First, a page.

“In the beginning, there was no land; the whole world was nothing but water. From outside the heavens, the Great God Re-Atum spoke the secret word, forming the foundation of the world. Deep below the surface of the primordial waters, a small hill awakened and began to rise.
“After an eon, the hill grew into a mountain and breached the surface of the waters, a solitary pyramid. Re-Atum entered the heavens and rested upon it, thinking of all he wished to create. When he was ready, he spoke a secret word. The mountain’s foundation lifted from the four corners of the world, rising through the waters, becoming valleys, plains, deserts, and cliffs, the waters draining into the depths between them.
“But the land was barren, so Re-Atum covered it with grasses, flowers, and trees. Pleased with his work, he spoke another secret word and brought forth the birds, to fill the sky with color and song, and from within the waters of the river, the creatures who breathe the wet air sprang to life.
“He spoke the final secret word and brought forth the gazelles, and lions, and all the living things which breathe the dry air. He looked upon his creation and was filled with joy. From this sacred mountain top—the first pyramid—Re-Atum brought forth life from nothing.
“His heart was so overcome with joy, he wept. His tears fell to the earth, mixing with the dust. Out of the mixture, beautiful men and women rose to their feet. But these men and women had not been created with a secret word, so they were flawed. Re-Atum could not see them, and they could not see him or understand the wisdom of his creatures.
“Because the men and women were flawed, they became hungry and cold. They longed for the flesh and skins of the wise animals, so they slaughtered them.
“When Re-Atum discovered what had been done to his companions, he fell to his knees and tore his garments to shreds. Who would dare destroy what he had created? Filled with wrath, he spoke the secret word to bring to life a daughter to avenge him. From out of the ground, the lion-headed goddess Sekhmet rose, growling.
“She ran, roaring, after the men and women, hungry for their blood. Astonished to see a woman with the head of a lion, they fell to their knees, worshiping her. Sekhmet read their thoughts and understood what her father could not. She decided to spare them and teach them the way of the Creator, so they might atone.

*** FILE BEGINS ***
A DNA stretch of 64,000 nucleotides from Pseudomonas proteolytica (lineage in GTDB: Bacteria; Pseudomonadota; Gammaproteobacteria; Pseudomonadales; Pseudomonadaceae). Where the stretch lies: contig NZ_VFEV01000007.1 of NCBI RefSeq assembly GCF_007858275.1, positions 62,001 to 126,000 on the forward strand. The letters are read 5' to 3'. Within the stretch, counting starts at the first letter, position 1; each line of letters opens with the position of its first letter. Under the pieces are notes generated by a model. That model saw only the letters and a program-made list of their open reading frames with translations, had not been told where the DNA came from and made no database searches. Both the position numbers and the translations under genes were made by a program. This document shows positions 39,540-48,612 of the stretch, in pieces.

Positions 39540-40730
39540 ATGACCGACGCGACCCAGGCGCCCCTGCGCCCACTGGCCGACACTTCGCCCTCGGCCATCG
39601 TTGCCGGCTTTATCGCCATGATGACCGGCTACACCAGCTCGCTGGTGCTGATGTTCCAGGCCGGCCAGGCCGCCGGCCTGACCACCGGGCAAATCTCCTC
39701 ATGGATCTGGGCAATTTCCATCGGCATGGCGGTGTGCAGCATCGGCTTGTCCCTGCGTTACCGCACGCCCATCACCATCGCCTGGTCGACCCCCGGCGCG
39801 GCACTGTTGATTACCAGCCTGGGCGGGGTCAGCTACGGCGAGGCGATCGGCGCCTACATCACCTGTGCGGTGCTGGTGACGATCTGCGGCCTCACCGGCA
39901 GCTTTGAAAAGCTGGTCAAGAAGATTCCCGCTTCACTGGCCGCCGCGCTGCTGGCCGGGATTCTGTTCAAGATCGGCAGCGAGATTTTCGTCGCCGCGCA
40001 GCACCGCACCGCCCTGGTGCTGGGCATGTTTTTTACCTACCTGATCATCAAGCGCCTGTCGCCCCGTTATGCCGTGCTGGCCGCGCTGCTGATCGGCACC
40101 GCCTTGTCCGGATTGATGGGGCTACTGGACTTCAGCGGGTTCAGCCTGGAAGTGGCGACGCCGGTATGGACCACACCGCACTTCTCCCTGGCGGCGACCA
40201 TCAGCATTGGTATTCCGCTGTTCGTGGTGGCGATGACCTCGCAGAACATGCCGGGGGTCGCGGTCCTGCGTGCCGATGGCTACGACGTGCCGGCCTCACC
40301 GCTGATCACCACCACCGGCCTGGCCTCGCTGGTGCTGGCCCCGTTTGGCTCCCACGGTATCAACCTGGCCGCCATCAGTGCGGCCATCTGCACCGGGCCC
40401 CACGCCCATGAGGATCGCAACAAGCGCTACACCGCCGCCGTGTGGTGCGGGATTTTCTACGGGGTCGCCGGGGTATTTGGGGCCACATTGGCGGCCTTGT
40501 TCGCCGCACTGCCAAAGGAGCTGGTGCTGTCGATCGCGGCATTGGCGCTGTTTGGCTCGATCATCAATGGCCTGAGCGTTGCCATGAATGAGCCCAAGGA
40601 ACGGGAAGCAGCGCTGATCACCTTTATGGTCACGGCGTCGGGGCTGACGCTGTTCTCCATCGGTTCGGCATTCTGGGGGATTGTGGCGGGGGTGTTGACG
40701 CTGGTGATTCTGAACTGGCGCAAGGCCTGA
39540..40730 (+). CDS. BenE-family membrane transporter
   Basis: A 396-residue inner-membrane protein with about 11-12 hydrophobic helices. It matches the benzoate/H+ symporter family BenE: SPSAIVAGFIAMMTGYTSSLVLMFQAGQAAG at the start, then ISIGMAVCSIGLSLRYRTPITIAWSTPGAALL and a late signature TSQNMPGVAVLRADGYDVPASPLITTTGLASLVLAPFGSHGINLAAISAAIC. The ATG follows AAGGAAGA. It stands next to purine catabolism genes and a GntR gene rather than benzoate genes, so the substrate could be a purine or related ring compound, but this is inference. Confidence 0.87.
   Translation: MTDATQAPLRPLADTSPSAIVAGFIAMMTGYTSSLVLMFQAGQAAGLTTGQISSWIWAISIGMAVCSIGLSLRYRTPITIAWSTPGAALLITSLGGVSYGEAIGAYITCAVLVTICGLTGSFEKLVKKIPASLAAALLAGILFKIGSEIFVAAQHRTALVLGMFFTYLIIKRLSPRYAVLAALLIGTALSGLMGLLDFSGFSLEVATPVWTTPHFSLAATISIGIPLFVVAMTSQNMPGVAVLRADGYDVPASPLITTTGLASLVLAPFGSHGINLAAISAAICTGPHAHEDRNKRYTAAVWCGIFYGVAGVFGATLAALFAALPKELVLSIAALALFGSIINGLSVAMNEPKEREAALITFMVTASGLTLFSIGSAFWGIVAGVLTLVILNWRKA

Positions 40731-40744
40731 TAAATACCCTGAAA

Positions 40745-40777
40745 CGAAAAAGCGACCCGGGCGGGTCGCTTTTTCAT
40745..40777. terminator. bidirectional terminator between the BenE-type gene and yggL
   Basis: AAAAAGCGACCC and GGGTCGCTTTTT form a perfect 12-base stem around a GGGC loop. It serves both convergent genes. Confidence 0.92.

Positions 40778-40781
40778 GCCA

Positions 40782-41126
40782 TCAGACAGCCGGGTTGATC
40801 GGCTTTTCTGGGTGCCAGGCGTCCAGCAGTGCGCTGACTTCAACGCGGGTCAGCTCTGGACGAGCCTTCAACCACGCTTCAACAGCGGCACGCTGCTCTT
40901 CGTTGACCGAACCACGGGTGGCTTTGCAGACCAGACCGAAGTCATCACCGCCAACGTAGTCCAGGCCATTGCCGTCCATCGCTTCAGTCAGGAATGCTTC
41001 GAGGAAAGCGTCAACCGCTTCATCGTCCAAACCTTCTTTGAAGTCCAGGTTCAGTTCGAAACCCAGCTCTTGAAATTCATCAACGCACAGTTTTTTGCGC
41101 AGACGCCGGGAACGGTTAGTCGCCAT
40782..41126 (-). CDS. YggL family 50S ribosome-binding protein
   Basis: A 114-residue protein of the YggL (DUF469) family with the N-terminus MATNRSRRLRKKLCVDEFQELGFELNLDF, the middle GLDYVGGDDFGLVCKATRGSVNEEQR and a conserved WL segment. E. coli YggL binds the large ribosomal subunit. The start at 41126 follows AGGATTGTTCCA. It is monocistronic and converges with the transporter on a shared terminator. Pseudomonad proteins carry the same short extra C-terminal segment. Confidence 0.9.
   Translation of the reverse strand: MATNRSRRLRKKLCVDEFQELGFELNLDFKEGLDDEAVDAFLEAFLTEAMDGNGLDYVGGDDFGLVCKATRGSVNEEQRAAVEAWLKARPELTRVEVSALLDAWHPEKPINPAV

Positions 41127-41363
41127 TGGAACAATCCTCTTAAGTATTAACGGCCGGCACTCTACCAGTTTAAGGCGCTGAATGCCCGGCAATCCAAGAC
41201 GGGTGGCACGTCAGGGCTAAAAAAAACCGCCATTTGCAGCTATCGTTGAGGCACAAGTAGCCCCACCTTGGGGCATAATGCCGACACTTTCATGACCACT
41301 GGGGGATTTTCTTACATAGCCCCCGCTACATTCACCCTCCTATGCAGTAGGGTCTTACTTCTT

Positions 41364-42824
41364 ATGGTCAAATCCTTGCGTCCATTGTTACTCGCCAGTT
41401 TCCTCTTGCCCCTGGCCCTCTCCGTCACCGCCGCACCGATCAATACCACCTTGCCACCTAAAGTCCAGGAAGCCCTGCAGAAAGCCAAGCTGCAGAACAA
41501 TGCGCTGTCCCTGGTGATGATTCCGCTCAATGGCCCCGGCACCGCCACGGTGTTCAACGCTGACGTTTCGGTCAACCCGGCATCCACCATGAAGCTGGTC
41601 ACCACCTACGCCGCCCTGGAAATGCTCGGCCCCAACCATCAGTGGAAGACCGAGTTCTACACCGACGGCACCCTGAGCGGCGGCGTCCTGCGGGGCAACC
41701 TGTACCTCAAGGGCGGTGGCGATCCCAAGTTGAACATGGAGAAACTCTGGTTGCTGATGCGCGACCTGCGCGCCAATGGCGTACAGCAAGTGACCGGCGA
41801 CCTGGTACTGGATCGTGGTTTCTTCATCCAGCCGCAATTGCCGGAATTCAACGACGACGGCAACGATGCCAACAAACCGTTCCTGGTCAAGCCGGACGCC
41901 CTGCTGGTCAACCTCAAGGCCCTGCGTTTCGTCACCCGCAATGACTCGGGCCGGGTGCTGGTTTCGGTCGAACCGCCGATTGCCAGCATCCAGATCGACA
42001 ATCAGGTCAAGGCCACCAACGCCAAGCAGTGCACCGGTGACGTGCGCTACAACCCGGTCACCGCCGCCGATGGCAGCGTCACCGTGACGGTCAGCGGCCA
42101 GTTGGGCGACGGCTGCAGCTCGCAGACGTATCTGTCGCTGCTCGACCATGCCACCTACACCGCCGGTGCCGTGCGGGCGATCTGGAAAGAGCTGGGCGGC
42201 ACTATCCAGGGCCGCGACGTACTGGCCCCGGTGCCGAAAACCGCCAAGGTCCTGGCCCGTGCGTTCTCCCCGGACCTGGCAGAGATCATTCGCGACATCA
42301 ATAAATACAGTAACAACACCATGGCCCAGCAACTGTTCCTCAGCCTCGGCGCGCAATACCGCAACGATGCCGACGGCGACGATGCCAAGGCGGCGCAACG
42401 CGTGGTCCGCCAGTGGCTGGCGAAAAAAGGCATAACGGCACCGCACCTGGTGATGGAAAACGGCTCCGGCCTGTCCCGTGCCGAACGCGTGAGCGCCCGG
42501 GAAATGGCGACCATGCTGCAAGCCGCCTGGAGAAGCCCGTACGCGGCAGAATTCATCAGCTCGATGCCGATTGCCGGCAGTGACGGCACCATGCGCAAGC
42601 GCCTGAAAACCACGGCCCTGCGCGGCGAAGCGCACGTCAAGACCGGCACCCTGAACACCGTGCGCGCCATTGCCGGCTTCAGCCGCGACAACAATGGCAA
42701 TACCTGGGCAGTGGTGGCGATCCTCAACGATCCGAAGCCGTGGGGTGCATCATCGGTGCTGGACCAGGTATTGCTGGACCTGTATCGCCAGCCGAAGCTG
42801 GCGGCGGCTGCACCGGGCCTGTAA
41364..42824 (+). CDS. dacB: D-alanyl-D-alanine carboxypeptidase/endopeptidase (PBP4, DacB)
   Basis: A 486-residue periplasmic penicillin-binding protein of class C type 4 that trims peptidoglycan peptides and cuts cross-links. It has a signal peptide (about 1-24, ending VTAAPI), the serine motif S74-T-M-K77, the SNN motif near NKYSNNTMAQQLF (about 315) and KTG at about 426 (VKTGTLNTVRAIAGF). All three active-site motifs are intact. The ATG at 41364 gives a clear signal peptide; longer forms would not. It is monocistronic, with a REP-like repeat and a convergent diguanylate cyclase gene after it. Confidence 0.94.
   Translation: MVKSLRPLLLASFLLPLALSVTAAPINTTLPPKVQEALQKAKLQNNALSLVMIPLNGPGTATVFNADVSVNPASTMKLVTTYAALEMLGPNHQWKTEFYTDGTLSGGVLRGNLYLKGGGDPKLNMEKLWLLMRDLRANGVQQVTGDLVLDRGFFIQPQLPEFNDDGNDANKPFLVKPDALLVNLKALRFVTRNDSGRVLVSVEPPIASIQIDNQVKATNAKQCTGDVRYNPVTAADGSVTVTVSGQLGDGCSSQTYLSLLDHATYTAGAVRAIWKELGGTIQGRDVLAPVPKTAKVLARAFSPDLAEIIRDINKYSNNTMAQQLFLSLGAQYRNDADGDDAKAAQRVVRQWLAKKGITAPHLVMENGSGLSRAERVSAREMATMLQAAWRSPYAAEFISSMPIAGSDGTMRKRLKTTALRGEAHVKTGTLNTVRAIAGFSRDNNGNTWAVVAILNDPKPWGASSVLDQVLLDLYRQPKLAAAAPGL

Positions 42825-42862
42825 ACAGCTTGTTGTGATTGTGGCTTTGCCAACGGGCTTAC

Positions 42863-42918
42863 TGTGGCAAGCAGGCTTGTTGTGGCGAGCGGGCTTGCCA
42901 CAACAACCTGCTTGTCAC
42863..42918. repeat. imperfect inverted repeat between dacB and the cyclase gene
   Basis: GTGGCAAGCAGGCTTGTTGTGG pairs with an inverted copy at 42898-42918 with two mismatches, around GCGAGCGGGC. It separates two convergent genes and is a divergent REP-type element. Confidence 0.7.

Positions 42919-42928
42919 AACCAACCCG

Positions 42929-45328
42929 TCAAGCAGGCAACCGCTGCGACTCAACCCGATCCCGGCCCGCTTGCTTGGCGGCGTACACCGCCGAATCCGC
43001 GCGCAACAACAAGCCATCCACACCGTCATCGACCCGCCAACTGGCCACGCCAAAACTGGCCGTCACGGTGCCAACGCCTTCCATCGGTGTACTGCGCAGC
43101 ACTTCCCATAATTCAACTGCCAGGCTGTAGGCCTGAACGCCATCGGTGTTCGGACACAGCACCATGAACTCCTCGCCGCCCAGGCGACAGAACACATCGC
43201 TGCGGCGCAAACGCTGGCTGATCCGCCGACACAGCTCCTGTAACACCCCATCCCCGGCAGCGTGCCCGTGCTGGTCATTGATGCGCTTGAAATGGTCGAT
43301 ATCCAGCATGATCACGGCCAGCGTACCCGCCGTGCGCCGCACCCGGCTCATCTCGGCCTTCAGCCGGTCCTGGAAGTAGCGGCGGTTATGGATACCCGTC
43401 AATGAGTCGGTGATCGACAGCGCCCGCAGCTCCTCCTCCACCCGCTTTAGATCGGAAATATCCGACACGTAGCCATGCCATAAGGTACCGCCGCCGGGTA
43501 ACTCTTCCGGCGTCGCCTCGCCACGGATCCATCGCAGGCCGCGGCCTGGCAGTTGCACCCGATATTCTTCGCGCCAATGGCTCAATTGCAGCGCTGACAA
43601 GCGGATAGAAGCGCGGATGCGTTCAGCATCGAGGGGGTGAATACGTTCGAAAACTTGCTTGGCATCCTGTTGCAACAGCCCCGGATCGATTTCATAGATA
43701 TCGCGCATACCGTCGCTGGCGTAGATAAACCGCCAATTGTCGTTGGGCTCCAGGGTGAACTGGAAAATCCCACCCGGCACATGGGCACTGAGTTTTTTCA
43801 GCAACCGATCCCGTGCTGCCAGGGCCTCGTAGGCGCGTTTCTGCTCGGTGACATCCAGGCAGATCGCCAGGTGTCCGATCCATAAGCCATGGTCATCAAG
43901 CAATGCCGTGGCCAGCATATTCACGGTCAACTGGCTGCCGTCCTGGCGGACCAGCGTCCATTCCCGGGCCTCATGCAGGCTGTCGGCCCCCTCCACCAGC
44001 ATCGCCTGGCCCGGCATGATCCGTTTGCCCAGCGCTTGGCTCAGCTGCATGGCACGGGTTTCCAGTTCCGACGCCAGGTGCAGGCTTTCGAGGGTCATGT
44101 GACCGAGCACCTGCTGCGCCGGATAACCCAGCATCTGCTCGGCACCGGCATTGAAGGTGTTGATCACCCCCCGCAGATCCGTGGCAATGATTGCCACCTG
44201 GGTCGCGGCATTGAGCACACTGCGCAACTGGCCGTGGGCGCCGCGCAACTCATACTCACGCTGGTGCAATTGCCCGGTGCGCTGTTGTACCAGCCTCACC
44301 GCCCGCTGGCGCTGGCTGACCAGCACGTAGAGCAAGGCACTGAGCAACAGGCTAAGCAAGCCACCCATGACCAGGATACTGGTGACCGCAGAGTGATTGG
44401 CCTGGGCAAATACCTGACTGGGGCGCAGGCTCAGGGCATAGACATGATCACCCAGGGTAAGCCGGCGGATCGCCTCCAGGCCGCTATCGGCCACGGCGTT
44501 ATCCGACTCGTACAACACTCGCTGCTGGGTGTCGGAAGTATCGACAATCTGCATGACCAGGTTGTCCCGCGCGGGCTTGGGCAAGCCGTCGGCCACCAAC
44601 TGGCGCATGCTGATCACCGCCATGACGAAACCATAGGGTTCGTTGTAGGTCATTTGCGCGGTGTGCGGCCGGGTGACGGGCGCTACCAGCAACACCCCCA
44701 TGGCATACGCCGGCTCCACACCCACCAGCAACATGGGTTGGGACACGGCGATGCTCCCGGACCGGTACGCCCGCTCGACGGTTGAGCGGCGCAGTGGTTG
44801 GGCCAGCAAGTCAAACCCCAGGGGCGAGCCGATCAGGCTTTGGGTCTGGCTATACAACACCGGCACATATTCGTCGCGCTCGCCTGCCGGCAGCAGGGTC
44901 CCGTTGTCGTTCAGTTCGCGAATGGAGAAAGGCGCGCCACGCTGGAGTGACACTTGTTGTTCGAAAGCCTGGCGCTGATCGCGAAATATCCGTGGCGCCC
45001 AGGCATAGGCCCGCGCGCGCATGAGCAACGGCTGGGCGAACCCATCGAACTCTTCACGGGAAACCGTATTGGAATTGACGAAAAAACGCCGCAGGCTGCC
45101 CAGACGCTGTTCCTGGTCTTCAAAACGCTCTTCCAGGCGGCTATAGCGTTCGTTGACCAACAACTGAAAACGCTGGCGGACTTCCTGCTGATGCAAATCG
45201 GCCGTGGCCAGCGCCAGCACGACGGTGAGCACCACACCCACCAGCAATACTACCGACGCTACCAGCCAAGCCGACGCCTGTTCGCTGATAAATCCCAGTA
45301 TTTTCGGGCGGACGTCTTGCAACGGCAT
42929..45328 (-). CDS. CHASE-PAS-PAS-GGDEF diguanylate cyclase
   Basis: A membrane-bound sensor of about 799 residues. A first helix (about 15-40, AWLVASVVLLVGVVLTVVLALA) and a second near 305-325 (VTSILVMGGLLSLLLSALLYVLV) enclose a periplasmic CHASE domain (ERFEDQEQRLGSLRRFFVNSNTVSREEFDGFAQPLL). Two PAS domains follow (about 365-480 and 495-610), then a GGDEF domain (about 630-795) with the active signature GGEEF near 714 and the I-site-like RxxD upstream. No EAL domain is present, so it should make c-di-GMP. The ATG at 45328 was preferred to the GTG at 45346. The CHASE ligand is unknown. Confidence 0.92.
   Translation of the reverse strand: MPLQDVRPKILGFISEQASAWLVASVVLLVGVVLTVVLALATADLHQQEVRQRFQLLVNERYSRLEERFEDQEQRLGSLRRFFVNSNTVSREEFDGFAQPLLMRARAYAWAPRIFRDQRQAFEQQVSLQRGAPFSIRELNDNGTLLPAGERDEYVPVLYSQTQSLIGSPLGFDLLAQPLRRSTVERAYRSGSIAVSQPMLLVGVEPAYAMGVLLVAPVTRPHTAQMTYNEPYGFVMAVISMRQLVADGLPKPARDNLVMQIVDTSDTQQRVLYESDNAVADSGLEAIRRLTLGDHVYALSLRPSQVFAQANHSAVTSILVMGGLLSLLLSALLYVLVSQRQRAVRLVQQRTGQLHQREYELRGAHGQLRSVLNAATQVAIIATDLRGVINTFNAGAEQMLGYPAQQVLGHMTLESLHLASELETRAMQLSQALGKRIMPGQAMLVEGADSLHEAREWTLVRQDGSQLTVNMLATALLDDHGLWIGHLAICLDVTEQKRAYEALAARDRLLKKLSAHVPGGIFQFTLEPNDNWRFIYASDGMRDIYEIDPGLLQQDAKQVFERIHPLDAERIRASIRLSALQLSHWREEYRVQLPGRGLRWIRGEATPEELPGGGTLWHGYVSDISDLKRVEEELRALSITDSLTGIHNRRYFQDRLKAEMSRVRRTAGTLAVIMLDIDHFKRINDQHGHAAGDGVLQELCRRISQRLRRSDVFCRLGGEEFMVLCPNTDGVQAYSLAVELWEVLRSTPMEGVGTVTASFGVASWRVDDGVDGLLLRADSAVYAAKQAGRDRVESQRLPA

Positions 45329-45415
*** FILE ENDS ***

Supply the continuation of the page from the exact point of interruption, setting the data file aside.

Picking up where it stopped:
“Though the men and women were blind to the wisdom of Sekhmet’s teachings, they were willing to obey. As they studied her teachings, and their hearts opened, it became their greatest hope to be able to commune with Re-Atum as they could with Sekhmet, sharing in the wisdom of the other creatures.
“For one thousand years, under Sekhmet’s guidance, they labored to build a vast temple to honor Re-Atum. When all was ready, they raised an obelisk in the temple’s center court, marking the place where they had first awakened, its golden cover reflecting the brilliance of Re-Atum’s light. They waited, hoping, and praying for Re-Atum to notice their monument to him, but because their hearts were still impure, he could not see them. Then, one terrible day, still heartbroken from the loss of his companions, Re-Atum stepped onto his barque and sailed into the heavens, leaving them behind, unseen and unheard.
“In a sacred court, far to the north of Waset, at Iunu, there stands an ancient weathered obelisk still capped with gold. No one knows how old the obelisk is, but the sages say it must be hundreds of thousands of years old. It is said this obelisk may be the very one raised by the first men and women to atone for their crimes. If this is so, then Iunu is the place where Re-Atum himself once cried with happiness, bringing us to life, flawed though we are.
“Since he left and ascended to the heavens, the ancient texts have taught our true purpose is to purify our hearts, so when the Creator sails in his sky barque, he will be able to see us. On that day he will descend from the heavens, and walk among us, granting us the wisdom of his first creations. Together we shall walk through scented gardens, side by side with the gods and goddesses, and speak of wondrous things. Egypt will be filled with peace, wisdom, and understanding, once more becoming the beloved home of Re-Atum.”
Meresamun’s voice faded away. Utter silence descended on the banquet hall. She bowed, her golden hairband glittering in the torchlight, and backed away from the royal platform.
“Priestess of Sekhmet,” Pharaoh Ramesses called from his throne, imperious. “You will wait.”
Meresamun stopped, uncertain.
Ramesses rose and descended the steps of the platform. He circled the priestess, appraising her. Taking hold of her chin—the golden armbands on his forearm and biceps gleaming in the torchlight—he tilted her face up so he could see her. She kept her eyes lowered. On each of her eyelids, someone had painted the eye of Horus, the effect pleased him well.
“Look at me.”
The smallest shake of her head. “Your Majesty. It is forbidden.”
“I command it.”
Hesitant, her eyes met his. He caught his breath. Blue, the color of lapis lazuli. How rare. The scent of her washed over him—lilies, his favorite. He looked over the hall at his guests, watching, excited, whispering, hoping he would do something outrageous. He would not let them down.